When South Africa emerges from lockdown, consumers will face a very different economic reality to what they were used to just over a month ago.
The shutdown came soon after the country fell into a recession. Not long after that Moody’s downgraded South Africa to sub-investment status – the last of the major ratings agencies to do so. Benay Sager, Chief Operating Officer at DebtBusters, recons that while consumers can’t do anything about the broader economy, they can use some of the remaining time in lockdown to take control of their own finances.
Sager suggests the following to stretch your money further.
Count your cents and supplement your (reduced) income: Now is the time to look for any spare money that may be stashed away. Account for everything in all your bank accounts, cash you may have at home, prepaid phone accounts etc. This may not amount to much, but there is also relief in the form of the unemployment insurance fund or UIF. You can claim income from UIF if you or your company have been contributing. Your employer can also claim from the Temporary Employer/ Employee Relief Scheme if they are not an essential services provider and have lost revenue due to lockdown. There are limits on what can be claimed, but every little bit helps.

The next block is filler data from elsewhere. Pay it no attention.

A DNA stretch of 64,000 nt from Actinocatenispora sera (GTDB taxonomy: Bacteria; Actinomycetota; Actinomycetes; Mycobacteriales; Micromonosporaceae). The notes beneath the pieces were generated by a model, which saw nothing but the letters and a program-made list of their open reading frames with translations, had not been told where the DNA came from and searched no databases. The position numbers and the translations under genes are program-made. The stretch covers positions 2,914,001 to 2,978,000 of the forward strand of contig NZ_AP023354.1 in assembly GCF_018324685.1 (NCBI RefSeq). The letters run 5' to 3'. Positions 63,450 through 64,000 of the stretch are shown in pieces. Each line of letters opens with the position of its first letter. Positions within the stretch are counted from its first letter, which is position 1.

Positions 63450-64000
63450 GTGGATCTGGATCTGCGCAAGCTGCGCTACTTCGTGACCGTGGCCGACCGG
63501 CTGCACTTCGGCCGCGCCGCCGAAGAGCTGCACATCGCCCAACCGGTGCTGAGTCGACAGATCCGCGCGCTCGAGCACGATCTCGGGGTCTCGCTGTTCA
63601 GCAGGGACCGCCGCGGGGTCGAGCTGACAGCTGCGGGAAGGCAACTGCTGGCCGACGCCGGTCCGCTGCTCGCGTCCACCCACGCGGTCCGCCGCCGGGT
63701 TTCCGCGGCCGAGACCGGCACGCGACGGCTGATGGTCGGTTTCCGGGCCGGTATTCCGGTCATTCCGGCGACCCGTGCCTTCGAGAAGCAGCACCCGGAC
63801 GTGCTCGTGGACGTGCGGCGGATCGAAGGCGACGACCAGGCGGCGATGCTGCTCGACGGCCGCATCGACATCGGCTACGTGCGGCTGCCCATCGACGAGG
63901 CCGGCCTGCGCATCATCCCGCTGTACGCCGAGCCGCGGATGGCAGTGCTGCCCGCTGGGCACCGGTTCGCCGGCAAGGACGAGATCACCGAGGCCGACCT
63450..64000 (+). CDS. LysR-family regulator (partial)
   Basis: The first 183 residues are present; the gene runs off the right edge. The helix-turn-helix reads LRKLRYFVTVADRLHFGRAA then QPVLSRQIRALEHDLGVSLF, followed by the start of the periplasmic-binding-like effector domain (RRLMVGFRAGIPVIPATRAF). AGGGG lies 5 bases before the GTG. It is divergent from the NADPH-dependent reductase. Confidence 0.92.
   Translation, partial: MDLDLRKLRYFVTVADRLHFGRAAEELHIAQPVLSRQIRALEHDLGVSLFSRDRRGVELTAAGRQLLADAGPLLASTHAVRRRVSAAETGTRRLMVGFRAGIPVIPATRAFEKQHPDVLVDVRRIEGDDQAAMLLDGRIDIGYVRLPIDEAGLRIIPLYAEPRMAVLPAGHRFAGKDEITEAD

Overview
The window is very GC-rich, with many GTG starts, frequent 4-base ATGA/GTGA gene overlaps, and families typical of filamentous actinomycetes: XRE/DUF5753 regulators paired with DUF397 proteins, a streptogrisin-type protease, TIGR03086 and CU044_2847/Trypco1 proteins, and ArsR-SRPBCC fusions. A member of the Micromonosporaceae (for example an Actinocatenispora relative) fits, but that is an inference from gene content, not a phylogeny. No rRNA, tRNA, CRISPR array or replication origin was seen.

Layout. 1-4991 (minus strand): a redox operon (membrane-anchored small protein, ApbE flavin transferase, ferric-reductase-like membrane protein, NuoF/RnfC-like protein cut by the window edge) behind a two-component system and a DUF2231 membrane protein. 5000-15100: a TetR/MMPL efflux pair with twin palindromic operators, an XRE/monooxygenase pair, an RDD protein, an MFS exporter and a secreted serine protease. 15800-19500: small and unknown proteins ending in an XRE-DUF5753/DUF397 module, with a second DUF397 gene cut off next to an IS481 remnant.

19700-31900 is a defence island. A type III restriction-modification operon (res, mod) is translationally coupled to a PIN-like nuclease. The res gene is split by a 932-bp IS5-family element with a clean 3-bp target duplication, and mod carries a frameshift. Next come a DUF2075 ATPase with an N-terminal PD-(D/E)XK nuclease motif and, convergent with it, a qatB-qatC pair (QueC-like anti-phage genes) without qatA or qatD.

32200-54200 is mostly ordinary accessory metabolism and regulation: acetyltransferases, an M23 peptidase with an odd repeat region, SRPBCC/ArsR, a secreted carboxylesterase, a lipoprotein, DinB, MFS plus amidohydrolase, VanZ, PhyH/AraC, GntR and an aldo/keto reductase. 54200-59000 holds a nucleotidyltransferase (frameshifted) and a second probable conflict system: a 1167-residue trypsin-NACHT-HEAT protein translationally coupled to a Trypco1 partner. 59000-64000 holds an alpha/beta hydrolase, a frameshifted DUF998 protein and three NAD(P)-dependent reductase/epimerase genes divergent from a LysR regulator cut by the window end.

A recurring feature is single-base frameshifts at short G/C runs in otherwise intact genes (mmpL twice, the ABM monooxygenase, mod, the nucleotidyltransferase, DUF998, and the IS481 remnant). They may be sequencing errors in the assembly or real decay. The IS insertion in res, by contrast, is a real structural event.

Stop the impulse buy(s): You may have seen others at the supermarket hoarding toilet paper or some other necessity. Instead of spending R50 on toilet paper, because others are buying it and you may not immediately need it, save the money or spend it on essential items you need now.
Look for the bargains: There are lots of bargains available as businesses are trying to protect market share or just get through the crisis. For example, some companies deliver food or essential items for free. Do your research and find these bargains.
Review your budget: By reviewing your monthly income and expenditure you’ll have a better idea of where you stand financially. It may also give you an early warning that you may be getting into trouble. If your income assumptions no longer hold true, but your debt obligations still need to be met you will need to make some hard, yet important decisions.
Get help if you need it: Many consumers are reluctant to seek help because they feel embarrassed or think they’ll be stigmatised if they undergo debt counselling. South Africa has a world-class, regulated debt counselling sector and it is working well. The number of debt-clearance certificates issued to DebtBusters’ clients grew by 69% per year between 2015 and 2019 – almost a tenfold increase in a four-year span.
If you’re not sure about your situation, this online survey will give you an indication whether you should seek helphttps://www.debtbusters.co.za/tools-and-advice/self-analysis-test/